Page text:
Sea water is never static and waves, currents, and tides are the regular features of sea water. All these phenomena are controlled by winds, cosmic forces and vary­ing water densities. Most world-wide water currents occur at the surface and at great depths of sea water.

These currents determine the interchange between the surgical and deep water masses, as well as horizontal movements. Both the horizontal and vertical movements of ocean water are significant, but for different reason. Within a given current, such as warm Gulf Stream, for instance, the water mass retains its identity for great distances and the warm- Sea community ranges far north of what have anticipated as its northernmost limits.

In addition, the climate of terrestrial eco- systems is strongly affected by the nature of adjacent water masses. The prevailing winds blow across the ocean and are heated or cooled by the waters they traverse.

In marine ecosystems, however, the oceanic current system controls the distribution of productivity of marine communities through vertical mixing of water masses, because most of the ocean is permanently stratified, any essential “nutrient that settles out of the upper layers, either as an inorganic mineral or as organic detritus, is not returned to the upper layers at the same location.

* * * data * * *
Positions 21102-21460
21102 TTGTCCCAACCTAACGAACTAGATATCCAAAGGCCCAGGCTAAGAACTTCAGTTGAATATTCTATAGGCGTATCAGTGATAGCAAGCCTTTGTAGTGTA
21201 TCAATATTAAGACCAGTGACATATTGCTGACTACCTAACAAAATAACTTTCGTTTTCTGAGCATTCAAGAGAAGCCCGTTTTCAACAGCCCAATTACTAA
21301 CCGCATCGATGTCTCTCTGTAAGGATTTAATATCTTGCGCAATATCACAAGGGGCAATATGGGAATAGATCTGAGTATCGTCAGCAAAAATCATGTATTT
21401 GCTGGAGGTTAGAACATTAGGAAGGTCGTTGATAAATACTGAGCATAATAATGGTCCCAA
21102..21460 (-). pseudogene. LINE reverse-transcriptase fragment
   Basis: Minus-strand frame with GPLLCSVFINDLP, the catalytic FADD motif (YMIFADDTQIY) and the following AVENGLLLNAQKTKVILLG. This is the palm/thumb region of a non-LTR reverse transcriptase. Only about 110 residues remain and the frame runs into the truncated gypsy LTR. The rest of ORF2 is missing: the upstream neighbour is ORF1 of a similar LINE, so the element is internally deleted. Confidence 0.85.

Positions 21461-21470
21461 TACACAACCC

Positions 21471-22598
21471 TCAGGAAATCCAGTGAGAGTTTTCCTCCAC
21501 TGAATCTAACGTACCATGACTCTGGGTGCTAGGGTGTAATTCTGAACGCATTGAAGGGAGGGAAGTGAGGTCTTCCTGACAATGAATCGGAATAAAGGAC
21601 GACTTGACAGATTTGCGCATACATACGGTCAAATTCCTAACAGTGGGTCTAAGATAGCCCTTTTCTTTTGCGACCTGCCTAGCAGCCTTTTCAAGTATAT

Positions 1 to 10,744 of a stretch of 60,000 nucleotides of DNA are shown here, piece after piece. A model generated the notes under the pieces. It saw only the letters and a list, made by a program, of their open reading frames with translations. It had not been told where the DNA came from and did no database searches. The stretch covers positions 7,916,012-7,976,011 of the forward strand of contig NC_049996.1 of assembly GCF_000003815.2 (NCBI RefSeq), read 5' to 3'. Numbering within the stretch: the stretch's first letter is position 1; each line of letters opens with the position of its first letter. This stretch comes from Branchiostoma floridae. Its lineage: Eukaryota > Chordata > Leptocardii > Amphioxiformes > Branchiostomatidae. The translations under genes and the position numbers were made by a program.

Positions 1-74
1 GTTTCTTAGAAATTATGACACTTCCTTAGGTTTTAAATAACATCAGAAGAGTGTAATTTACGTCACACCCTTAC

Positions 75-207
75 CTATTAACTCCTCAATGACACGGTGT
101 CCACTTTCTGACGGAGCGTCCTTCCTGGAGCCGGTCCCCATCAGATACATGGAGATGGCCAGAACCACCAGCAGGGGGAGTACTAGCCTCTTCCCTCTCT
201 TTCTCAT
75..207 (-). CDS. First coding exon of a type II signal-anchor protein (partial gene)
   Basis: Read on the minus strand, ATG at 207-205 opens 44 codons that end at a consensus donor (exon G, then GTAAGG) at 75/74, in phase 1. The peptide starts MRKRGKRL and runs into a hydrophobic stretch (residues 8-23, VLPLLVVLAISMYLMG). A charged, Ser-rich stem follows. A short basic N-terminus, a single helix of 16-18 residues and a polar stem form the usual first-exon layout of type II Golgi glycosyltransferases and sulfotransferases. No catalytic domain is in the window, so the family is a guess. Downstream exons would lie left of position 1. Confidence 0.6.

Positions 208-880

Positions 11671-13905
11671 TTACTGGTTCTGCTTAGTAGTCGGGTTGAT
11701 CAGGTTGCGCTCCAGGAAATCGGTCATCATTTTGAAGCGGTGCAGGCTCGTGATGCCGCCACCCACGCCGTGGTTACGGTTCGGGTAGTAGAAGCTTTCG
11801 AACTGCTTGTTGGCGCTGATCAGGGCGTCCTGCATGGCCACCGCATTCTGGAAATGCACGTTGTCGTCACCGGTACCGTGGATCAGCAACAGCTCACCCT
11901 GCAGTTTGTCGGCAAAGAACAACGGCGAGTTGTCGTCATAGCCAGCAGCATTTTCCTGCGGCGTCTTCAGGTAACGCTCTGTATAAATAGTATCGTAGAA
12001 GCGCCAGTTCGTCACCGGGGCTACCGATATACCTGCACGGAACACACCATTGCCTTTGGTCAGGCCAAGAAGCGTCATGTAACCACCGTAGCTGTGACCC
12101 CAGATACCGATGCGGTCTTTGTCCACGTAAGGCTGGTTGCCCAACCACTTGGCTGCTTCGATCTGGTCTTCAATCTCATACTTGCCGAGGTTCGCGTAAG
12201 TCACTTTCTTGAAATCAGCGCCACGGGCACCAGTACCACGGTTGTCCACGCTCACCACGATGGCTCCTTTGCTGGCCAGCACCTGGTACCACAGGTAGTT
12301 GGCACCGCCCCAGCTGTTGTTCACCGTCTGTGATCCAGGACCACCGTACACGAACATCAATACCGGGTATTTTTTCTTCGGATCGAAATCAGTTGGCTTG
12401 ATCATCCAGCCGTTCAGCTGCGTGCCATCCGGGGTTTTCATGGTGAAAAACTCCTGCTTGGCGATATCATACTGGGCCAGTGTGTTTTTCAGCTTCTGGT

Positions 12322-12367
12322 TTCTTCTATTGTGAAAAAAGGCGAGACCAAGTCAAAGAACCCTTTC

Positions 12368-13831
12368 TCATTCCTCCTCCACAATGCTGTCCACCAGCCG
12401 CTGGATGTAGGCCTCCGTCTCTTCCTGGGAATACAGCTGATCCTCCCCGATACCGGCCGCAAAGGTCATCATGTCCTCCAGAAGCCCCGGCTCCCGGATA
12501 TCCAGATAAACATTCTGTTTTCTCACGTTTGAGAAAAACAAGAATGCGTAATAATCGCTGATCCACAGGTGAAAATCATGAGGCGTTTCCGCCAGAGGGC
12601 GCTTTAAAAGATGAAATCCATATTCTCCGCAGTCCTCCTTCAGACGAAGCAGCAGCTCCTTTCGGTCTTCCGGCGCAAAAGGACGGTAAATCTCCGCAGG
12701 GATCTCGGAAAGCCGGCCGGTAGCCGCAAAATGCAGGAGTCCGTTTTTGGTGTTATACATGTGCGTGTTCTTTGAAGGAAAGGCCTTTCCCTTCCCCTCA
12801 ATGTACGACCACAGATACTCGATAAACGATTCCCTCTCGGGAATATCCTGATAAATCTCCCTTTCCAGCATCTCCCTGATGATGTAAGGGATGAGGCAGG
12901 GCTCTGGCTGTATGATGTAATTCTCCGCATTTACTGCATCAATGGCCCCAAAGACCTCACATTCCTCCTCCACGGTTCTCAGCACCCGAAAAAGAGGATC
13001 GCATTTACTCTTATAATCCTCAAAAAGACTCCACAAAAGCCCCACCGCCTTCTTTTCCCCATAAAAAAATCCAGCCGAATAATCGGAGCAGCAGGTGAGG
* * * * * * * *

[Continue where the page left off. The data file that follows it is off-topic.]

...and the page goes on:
This had led to such an impoverishment of, sacrificial waters of the oceans that productivity in most parts of the open oceans is about the same as that of desert, because of the very low concentrations of nutrients, especially phosphorus. At the same time, the lowest waters of the ocean are nutrient-rich.

There are certain regions in the world, notably at the west coasts of con­tinents and in sub polar latitudes in both hemispheres, where deep currents rise to the surface. These are called zones of upwelling, and even though their waters are very cold, they are sites of intense production because of their relatively high concentration of nutri­ents. Nutrients are then cycled back to the rest of the ocean via surface currents.

Tides are water movements which are caused by some astro­nomical factors. They represent a rhythmic rise and fall of water and often waves of long wave lengths characterize the process.

The chief astronomic force behind the tidal rhythm is the attraction of the moon and sun which depends on the movement of earth in relation to the moon and the sun. Tides influence the sea-shore fauna variously, as low tides expose the shore and high tides flood the substratum.